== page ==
Meniscus tears are common among the average non-athlete as well. A small tear will not require surgery, but a significant tear will require a scoping procedure where the surgeon clips any hanging pieces of the meniscus. 

Small tears require basic treatments of ice, rest, compression, and elevation along with anti-inflammatory meds. Like with all knee injuries, a knee brace can help keep the knee stable and prevent further injuries. 

Blown ACL

When a basketball player stops suddenly, pivots to change direction quickly, or just lands awkwardly, he puts his ACL at risk. A blown or torn ACL happens when a player twists or hyperextends the knee. 

Ligament tears require surgery. Your knee cannot heal itself. A surgeon will use a tissue graft to repair the ligament, and you will need significant time for the knee to heal. 

Ligament tear rehabilitation requires a knee brace. Knee braces protect the knee from further injury and keep the knee in alignment. 

A blown ACL is the most common knee injury among all athletes. Experts estimate between 100,000 and 200,000 people sustain an ACL injury annually. 

Types of Braces for Basketball Injuries

As you can imagine, a sprain, strain, meniscus tear, and blown knee each need a different type of knee brace. The more significant the injury, the more significant of a brace a person needs. 

Knee Pads

You may see NBA players wearing just knee pads and not knee braces. Knee pads will prevent conclusions or bruises to the patella. They do not have the support a knee brace has, but they also do not have the restriction.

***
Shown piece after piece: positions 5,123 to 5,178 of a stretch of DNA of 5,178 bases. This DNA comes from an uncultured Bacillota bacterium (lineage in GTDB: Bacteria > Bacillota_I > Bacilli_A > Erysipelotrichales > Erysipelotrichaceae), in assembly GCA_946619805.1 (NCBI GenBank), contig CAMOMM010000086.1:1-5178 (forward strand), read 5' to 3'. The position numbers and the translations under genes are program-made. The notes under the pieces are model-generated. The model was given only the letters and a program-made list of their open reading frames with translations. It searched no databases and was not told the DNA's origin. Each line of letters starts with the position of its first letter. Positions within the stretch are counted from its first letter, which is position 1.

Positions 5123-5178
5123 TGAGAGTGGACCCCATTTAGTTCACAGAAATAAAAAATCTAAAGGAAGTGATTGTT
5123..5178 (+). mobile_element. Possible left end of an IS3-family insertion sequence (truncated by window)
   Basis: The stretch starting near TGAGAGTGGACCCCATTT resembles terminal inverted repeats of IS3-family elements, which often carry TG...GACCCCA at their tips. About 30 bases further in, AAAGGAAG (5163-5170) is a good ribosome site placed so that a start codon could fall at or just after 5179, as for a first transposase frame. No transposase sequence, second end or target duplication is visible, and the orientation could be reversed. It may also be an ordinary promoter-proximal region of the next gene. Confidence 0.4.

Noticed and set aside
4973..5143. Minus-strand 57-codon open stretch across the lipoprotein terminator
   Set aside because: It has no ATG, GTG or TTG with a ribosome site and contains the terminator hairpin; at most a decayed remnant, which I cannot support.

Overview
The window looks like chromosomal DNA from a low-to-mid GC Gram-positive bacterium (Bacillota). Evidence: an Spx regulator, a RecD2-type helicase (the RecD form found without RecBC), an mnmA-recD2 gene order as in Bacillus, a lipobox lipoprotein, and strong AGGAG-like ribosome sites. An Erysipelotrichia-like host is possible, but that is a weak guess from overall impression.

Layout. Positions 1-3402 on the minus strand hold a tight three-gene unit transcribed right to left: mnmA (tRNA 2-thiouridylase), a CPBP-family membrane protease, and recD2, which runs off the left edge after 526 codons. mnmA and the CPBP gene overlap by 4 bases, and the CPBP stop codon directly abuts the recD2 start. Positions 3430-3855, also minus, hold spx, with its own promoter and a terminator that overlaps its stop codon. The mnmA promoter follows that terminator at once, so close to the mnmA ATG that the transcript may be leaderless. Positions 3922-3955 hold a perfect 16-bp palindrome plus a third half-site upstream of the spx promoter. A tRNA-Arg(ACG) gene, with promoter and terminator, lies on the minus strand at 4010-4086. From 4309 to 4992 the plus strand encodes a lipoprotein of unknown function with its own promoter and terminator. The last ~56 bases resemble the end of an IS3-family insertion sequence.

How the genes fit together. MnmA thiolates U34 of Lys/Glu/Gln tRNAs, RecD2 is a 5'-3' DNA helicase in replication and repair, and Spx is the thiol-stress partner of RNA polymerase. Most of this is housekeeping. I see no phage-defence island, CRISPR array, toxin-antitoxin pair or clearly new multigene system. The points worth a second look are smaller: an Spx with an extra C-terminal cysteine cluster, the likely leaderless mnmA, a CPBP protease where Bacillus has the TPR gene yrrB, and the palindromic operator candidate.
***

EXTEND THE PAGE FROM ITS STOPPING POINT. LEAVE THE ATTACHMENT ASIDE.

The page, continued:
Knee pads can give players confidence to play harder as well without restricting their movement. A basic knee pad on a healthy injury can prevent common knee injuries.  

Compression Knee Sleeves

Compression knee sleeves are not knee braces per se. They instead are a sleeve that compresses the tissue surrounding the knee. 

Many players who wear a compression sleeve believe the knee speaks back to their brain and gives them the confidence to play harder. Think about it like this: the compression of the sleeve tells your brain your knee is safe. Thus you play harder, cut more quickly, and have improved agility overall. 

On the scientific side, the compression does improve the blood flow around the knee and the muscles that surround it. The compression increases the blood flow to the quads, hamstrings, and calf muscles. The blood flow keeps the muscles warm and prevents ligament strains. 

So knee sleeves have their place in the world of basketball and the NBA. They look slick, and they feed your brain the message that you do not have to hold back. If you've suffered from an injury, though, you want a knee brace and not just a knee sleeve. 

Knee Brace

Knee braces increase your stability overall. They are more than a sleeve. They typically have a hard brace sewn into the material creating lateral and anterior support. 

Some knee braces even have patella or knee cap support. All of the support serves to keep your joint in line and your pain at bay. 

Players who have torn their ACL need a substantial brace like a hinged knee brace. This is a brace that has structured support on either side of the knee with a hinge at the joint. 

The knee brace may feel restrictive at points, but ultimately it serves to keep your knee healthy. NBA players recognize this and quickly acclimate to the restriction. The basketball knee support brace can also give a player the confidence to play hard again. 

Play With Confidence 

Now that you can answer the question of what do NBA players wear on their knees, you can understand why knee braces overall are important. They serve to keep a knee healthy when you work it hard. They give a player the confidence he needs to put his all out on the court. 

Basic knee braces and sleeves may be all the knee braces basketball players need to play confidently. 

For all of your knee brace needs, contact us